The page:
For five years I have been wearing skirts, eating only kosher food and keeping Shabbat. For five years I have been what is popularly called a Baalat Teshuva, one who was not raised living an observantly Jewish life, but chose it on her own. In the beginning it was a struggle. One of those beautiful struggles where you hike to the top of a mountain and see the most incredible view. You're tired, sore, out of breath, but who cares? Then you notice behind you a full double rainbow. You take a deep breath, turn your face upwards and give G‑d a little wink, one that says: This is the beginning of a beautiful friendship.

The first year of keeping Shabbat is amazing. The new songs are beautiful. The candles shine in your home and heart. A little tinge of pride runs through your veins when the challah cover is lifted and everyone oohs and aahs. Every now and then you turn off the bathroom light, or do something else prohibited on Shabbat, but it's okay. You're on the right path.

Where did all those magical moments go?Not eating out…that was a hard one. And the skirts were a big adjustment because I still rode my bike to school everyday. When my favorite band came to town on a Friday night, a true battle happened inside me, and Shabbat was not exactly winning. But in the end I made the 'right' choice because the rewards of my decisions were greater than one concert (even if there was a three hour encore).

Now everyone told me that it would happen. I heard it over and over: In the beginning every new mitzvah, every Jewish observance, is like a gift and every struggle has an immediate payoff. This feeling, it won't last. That's what they kept saying — it won't last. But everything was so amazing, how could it not last? Those first classes left me so high, all drugs seemed like a joke. And besides, I was living for something higher now. I had a purpose and a place. I was connected to my Creator. All Jewish people were my family. How could this great feeling ever fade?

As time went by, remembering to say blessings on my food became easy, but also less rewarding. I was mumbling them. I was saying them so fast I couldn't remember actually saying them. I stopped kvetching over all the food I couldn't eat. But cholent, the traditional Shabbat stew, wasn't so exotic anymore. And those new songs that were so beautiful became over-sung and boring. It wasn't that the struggle had ended, it definitely hadn't. But that beautiful view from the top of that mountain became more like a postcard, and the soreness of pushing myself became fatigue.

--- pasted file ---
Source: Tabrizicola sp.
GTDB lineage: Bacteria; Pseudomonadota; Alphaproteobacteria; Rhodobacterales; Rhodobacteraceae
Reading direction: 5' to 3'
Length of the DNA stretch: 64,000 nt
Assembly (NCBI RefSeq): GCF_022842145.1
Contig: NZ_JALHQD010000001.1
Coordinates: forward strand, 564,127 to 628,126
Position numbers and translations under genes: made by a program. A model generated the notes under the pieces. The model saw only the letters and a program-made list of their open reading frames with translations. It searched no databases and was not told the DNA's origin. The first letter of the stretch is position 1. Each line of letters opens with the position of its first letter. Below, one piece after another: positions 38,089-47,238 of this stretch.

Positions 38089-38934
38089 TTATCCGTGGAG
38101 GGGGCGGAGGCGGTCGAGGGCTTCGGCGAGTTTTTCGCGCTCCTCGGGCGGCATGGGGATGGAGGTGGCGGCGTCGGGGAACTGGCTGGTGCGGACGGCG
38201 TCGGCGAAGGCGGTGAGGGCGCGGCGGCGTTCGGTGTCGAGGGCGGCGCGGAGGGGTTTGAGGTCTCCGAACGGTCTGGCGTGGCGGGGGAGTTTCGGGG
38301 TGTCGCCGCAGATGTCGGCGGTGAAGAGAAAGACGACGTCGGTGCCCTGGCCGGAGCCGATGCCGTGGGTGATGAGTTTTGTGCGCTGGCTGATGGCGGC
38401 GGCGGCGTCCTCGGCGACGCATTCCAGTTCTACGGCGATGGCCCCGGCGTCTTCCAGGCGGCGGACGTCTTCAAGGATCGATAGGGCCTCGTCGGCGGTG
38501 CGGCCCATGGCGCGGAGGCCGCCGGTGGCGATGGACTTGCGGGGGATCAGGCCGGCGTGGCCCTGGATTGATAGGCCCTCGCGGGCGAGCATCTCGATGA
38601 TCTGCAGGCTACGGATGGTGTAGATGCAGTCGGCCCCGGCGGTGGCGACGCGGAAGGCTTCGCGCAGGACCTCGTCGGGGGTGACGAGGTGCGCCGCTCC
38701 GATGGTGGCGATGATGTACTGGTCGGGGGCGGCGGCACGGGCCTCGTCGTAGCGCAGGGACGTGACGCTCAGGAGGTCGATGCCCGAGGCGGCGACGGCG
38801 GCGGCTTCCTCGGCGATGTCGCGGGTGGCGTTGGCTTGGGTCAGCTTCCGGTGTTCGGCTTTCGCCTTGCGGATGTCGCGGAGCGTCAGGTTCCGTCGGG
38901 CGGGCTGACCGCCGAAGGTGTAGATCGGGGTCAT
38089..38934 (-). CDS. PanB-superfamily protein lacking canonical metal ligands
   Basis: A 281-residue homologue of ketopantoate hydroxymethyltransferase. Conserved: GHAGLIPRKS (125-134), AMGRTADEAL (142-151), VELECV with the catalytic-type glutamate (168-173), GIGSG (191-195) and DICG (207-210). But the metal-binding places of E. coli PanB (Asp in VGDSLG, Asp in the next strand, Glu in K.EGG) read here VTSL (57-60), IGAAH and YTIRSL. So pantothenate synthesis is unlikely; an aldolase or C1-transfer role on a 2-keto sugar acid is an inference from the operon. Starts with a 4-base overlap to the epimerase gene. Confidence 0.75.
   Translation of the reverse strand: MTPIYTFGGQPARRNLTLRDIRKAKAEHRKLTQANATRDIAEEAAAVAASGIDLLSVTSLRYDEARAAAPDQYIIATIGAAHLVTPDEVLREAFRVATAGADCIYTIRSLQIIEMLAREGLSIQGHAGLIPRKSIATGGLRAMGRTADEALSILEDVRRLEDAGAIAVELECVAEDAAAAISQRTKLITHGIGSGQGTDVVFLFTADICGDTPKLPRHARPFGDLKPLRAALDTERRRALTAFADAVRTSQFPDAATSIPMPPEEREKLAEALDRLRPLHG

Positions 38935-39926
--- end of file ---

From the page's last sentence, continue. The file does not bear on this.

And the family… Every family quarrels. But I had no idea how deep those quarrels went. I found out that grandparents are insulted that you don't find their kitchens kosher enough. And this friend won't eat from my kitchen for the same reason.

And those magical moments… where did all those magical moments go? There were times when I felt as though G‑d had orchestrated all of history to come together and create the most perfect moments, just for me! But where did those moments go? Why did everything seem more mundane, more man-made? Was I doing less? Was G‑d giving less?

First came love, then came marriage. And sure enough the baby in the baby carriage soon followed. But now, all that struggling seems more like suffering. Praying is a wonderful thing. But when my husband leaves me in the morning with our crying baby so he can go to synagogue, it doesn't seem so wonderful anymore. Now we're a family of three, still making the same income as before, but we have to buy diapers. Sure, every low-income family does. But add to that the price of kosher food and other necessities for a Jewish life, and it really adds up. So that nice cup of coffee waiting for me at Starbucks is going to have to wait a little longer. Shabbat, that amazing day of rest and spiritual refreshment, has now become a day of chasing my overtired, sugar-crazed son. My struggling has become my suffering.

I didn't suffer. I struggled. But I chose that struggleWas the joy I felt when I first chose to lead an observant Jewish life merely an illusion? The answer is in the question. I chose this way of life. I didn't suffer, I struggled. But I chose that struggle. At some point along the way I stopped choosing. I let the habits I formed become my service. And so, I suffer.

As soon I take a moment to realize that G‑d gave me free will - that this life is my choice - my everyday sufferings become my everyday struggles. And for life to grow, life needs to struggle. To run a marathon you have to train. To become a great doctor you have to work hard in medical school. For a child to learn to walk, he must fall again and again.

G‑d is always giving me a choice. I can stay where I am, as I am. Or I can choose to grow, struggle and work hard at manifesting more of the potential that G‑d has placed within me. We're always making choices. Every moment in time is a fork on our life path. Sometimes I run on autopilot, letting my habits, impulses and reactions choose for me. But then, when something hard comes my way, instead of seeing the struggle that will lead me to my greatness, I see all the suffering I need to get through.

Through struggling my marriage has been pushed to the brink and is now better than ever. I have made it through sleepless nights I thought I couldn't make it through and found myself to be stronger than I ever could have imagined. Living a life according to the Torah, when all the roads to an easy life lead a different way, has given me a bond with G‑d that can't broken. No matter what we choose in life, there will be struggles. But G‑d has given us an invaluable gift: free will. We can suffer for nothing or struggle for something. The choice is ours.